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                 The ORS Int. is the official adjudicator of ocean rowing records for Guinness World Records

 


November 14 16 17 18 19 19 (19h) 20 21


Extracts from the book

Introduction

Good Luck
Ahead of Me...
Rowboat Calling...
With My Head...
And If All This ...
Survival
Typhoons
Indelibly Inscribed
Do You See...
The "Heavenly Bum"
One Second Longer

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The "Heavenly Bum"

November 14
Eddy had provided me with some accurate weather infor-mation: two very low pressure systems were predicted for the following several days. Near the coast, where the ocean floor rose abruptly, the sea would probably prove impos-sible. Landing at the wrong moment could well turn into a catastrophe. I had to calculate my progress in careful doses to make sure I reached land at a propitious moment.
November 16
In the early evening, the bottom fell out of the barometer. A sort of tornado, with winds of up to sixty miles an hour, waves breaking and crisscrossing in every direction at once.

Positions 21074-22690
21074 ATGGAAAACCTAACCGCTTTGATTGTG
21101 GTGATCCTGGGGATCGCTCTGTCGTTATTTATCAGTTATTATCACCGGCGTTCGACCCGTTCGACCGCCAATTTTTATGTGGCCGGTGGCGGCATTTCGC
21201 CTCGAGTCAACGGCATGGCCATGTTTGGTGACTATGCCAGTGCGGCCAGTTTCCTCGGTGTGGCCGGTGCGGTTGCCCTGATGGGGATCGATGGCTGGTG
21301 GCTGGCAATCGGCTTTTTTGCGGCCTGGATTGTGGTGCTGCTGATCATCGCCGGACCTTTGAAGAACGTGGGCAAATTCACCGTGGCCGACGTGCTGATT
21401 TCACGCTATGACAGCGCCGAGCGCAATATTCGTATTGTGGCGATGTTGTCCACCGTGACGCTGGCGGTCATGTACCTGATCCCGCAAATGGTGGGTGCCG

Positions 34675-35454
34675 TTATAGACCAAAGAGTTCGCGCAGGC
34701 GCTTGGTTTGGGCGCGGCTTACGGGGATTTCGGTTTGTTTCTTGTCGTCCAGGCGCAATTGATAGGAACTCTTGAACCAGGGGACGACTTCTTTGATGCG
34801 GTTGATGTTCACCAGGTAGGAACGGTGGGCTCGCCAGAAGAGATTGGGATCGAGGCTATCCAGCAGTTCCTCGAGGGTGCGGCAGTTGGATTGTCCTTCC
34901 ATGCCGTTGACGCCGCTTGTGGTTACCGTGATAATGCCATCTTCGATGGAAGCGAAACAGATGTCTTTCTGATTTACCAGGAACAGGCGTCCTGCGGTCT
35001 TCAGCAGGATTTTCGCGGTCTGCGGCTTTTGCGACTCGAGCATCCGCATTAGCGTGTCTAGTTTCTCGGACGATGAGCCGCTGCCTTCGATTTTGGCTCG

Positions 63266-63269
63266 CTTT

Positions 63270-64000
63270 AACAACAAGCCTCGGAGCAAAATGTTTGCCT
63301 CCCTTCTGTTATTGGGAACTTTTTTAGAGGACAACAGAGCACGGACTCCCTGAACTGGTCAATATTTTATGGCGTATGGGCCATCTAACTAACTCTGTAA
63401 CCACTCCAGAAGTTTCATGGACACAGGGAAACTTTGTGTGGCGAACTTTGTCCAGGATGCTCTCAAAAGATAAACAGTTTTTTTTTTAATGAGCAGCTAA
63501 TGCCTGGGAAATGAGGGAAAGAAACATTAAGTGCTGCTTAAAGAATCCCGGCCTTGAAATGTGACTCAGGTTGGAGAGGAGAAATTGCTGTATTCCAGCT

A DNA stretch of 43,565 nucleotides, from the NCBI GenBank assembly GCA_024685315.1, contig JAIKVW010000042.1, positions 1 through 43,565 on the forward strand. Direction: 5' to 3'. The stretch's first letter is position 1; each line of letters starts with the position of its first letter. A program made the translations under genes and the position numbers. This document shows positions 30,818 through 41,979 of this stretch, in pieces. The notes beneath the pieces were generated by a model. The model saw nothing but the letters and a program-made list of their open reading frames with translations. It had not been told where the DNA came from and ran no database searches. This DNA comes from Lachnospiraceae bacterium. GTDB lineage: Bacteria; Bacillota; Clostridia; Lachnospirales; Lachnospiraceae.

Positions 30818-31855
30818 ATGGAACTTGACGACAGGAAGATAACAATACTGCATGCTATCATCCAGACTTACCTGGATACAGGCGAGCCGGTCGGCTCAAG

The storm passed through as quickly as it had arrived.
November 17
Christopher phoned me from the Astoria Hotel, on the Columbia River, in the state of Oregon. I asked him if he could lease a ship and a hardy crew to come out and meet me when I got close to shore. There was no way I wanted the U.S. Coast Guard to come out and pick me up if the weather got so bad I couldn't make land on my own. I wanted to remain in charge of my own destiny, and for that I needed an impeccable organization.
At the end of my conversation with Christopher, I had this rather strange reaction: "Christopher, after I arrive, can I count on you to protect me?" Despite my impatience to land, I was also afraid of having to deal with people's questions, terrified of having to talk to them. Perhaps after all this time I'd gotten used to my damn solitude?
November 18
How hard, how incredibly hard, the final phase was turning out to be. It was raining. Icy rains. Melting snow.
John Oakes, the owner of the Miss Mary, could not believe what he was hearing. These French are really out of their minds. Put out to sea in this weather, with winds of seventy knots and waves of thirty to thirty-five feet being pre-dicted . . . and they come asking him to lift anchor and set out to sea to meet one of their compatriots who's arriving from Japan in a rowboat! Not surprising they can't find anyone to take them.